Former general manager Jeff Ireland hurt his own cause by drafting players with injury histories. The Dolphins, under executive vice president Mike Tannenbaum and general manager Dennis Hickey, did the same thing with DeVante Parker, the first-round pick who came to the team with foot issues that have hampered his growth to the point he isn’t a significant contributor. A lot of work was done to “fix” the wide receiver room, but production hasn’t improved to any tangible degree. There is more peace within the unit but not more production. The signing of Ndamukong Suh glows in neon as questionable because the Dolphins paid $114 million, with $60 million guaranteed, to add a good player, but so far, not a difference-maker. Grade: C-minus.
So Philbin and Coyle were fired and the team is 2-2 since the change. Miami fans don’t want 2-2 and so barring a rally, there will be a new coach and probably new staff next season. As for this staff, why sign Suh if you’re not going to let him do the exact same things that brought success in Detroit? Why has this “upgrade” resulted in a worse run defense? Why not run the ball more? The excuse about trailing in games doesn’t always ring true. Last week, Miami trailed Buffalo 9-0 when it got the football. The Dolphins, in shotgun, passed six of the next nine plays in a game they averaged 4.6 yards per run. It was the first quarter. Grade: C-minus.
Dallas Thomas has been solid. Yeah, I said it. The right guard spot has been and remains a problem regardless of who plays there. Branden Albert has been great at times (Buffalo last week, Tennessee) and not so good others (New England). Mike Pouncey, the leader of the group, is also its best player. Grade: C-plus.
When offensive coordinator Bill Lazor gives Lamar Miller enough carries, something good generally happens. He’s averaging 5.3 yards per carry, which is among the NFL leaders and better than last season’s 5.1. The flashes by rookie fifth-rounder Jay Ajayi also are encouraging. Seriously, why are the Dolphins not a running team? Grade: B-minus.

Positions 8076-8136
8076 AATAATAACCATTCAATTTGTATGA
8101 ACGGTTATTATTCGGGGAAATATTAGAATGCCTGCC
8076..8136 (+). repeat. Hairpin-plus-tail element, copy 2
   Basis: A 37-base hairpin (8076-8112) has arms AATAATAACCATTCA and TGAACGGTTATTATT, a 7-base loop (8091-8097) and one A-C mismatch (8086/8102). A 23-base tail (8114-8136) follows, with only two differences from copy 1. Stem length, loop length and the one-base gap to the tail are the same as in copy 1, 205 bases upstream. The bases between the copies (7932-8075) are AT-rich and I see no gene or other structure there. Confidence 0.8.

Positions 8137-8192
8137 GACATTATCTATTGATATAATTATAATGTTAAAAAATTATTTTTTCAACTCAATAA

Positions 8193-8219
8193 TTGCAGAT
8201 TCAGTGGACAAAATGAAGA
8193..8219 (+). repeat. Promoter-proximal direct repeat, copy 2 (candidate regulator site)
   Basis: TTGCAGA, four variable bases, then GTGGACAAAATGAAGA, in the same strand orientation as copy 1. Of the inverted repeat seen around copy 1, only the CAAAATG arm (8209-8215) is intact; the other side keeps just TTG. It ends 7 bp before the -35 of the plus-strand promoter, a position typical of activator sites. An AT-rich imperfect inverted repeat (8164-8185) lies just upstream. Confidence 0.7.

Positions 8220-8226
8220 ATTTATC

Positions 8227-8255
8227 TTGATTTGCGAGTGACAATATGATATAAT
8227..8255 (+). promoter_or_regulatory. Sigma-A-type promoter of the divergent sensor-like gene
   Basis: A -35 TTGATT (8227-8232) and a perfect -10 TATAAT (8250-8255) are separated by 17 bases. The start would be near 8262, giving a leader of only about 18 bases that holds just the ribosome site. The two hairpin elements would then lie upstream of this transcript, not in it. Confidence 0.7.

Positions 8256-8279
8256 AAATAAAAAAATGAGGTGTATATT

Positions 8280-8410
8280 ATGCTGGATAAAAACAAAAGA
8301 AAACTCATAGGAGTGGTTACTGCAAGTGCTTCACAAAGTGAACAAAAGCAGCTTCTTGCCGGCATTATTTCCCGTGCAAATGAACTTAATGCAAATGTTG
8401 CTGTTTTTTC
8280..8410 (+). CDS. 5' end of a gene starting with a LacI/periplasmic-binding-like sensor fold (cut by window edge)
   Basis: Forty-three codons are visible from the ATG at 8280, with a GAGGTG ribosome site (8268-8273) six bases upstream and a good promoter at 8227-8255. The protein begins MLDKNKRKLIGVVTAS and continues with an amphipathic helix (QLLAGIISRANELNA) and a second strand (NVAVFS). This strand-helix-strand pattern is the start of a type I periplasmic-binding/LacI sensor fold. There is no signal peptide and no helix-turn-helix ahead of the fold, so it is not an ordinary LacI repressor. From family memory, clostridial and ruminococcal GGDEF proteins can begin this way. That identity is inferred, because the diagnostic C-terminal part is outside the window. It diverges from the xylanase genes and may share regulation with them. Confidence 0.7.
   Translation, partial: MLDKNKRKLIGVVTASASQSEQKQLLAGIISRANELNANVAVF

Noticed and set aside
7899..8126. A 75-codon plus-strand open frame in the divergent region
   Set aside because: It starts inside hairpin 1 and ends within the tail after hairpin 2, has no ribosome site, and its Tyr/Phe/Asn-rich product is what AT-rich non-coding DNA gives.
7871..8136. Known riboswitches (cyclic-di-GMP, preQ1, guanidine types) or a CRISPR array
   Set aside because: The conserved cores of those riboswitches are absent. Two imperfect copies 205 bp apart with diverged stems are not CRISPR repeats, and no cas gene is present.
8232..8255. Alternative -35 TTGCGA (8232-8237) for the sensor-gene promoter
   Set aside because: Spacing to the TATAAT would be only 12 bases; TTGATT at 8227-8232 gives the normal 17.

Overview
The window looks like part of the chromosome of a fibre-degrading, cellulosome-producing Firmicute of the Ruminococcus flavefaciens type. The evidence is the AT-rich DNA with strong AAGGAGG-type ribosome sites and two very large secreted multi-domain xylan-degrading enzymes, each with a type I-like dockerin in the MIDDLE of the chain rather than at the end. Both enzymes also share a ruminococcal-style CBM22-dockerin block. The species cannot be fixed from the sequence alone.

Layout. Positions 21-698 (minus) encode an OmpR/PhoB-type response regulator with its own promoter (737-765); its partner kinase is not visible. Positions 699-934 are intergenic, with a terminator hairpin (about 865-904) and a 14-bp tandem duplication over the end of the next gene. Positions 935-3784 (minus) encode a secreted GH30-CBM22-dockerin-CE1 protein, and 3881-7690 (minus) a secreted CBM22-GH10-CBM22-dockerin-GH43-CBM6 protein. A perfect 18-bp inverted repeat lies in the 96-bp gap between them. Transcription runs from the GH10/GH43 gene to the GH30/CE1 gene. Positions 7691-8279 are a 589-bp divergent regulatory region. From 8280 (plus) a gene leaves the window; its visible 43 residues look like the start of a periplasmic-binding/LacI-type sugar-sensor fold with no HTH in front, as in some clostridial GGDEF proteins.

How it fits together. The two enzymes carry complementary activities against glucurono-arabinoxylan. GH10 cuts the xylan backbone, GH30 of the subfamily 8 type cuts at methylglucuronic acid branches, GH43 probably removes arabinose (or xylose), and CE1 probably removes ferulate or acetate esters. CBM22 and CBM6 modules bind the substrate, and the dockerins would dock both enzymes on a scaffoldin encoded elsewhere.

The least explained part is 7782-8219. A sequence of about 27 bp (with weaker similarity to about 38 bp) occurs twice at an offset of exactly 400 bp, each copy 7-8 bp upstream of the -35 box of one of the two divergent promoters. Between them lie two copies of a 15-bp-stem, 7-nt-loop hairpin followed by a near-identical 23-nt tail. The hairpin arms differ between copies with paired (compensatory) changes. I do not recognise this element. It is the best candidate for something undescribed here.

Dion Sims sustained a concussion in the opener, missed multiple games, and that hurt the running game. He has been, however, virtually a non-factor in the passing game. Jordan Cameron is a seam-threat tight end the Dolphins don’t employ down the seam nearly enough. They should also be using him more in the red zone because that area of the field was made for players such as Cameron. Grade: C-plus.
Parker and Greg Jennings have been disappointments so far. Rishard Matthews has been a revelation, coming from the bottom of the roster to average 15 yards per reception. Kenny Stills took a while to get going, but he has been a good deep threat. And Jarvis Landry has been consistent in being Tannehill’s go-to receiver. Grade: B-minus.
The Miami defense is broken. What else to say about a unit that has allowed 95 points in the past 10 quarters and is 31st in the league against the run?
After battling a slow start caused in part because of a hamstring injury, Cameron Wake was having a career sack year, with seven in seven games. Wake is gone now, and so far the void is enormous. Players not named Wake have combined for nine sacks, which matches the New York Giants — who are last in the NFL in sacks. If Suh were an $8 million-a-year player, it would be right to say he is holding up his end of the contract bargain. But averaging $19 million per season, everyone expects a difference-maker, and Suh taking up blockers and collecting 13 solo tackles and three sacks has made zero difference in the outcome of any game. Olivier Vernon, in a contract year, has not helped himself so far. Earl Mitchell started strong but has faded of late. Grade: C-minus.
Jelani Jenkins, the only starting linebacker to be involved in a turnover of any kind, is not the problem. Koa Misi played well early in the season but that Dion Lewis moment seems to be lingering because he has turned in two subpar games in a row. Kelvin Sheppard wanted to prove he could be the Dolphins’ middle linebacker for today and tomorrow but, so far, has not successfully made that case. The Dolphins will be looking for a MLB in the offseason. Grade: C-minus.
Brent Grimes helped save the Washington game and has been solid in practically every other game save last week’s terrible individual performance at Buffalo. Jamar Taylor and Brice McCain? McCain is a slot corner and the Dolphins were forced to play him outside because Taylor wasn’t ready early in the season. Neither has played great. Reshad Jones has at times been better than last season (Tennessee, Houston) and at times has struggled (New England), but right now he is Miami’s most impactful defender. The other safety spot must be addressed in the offseason. Grade: C-plus.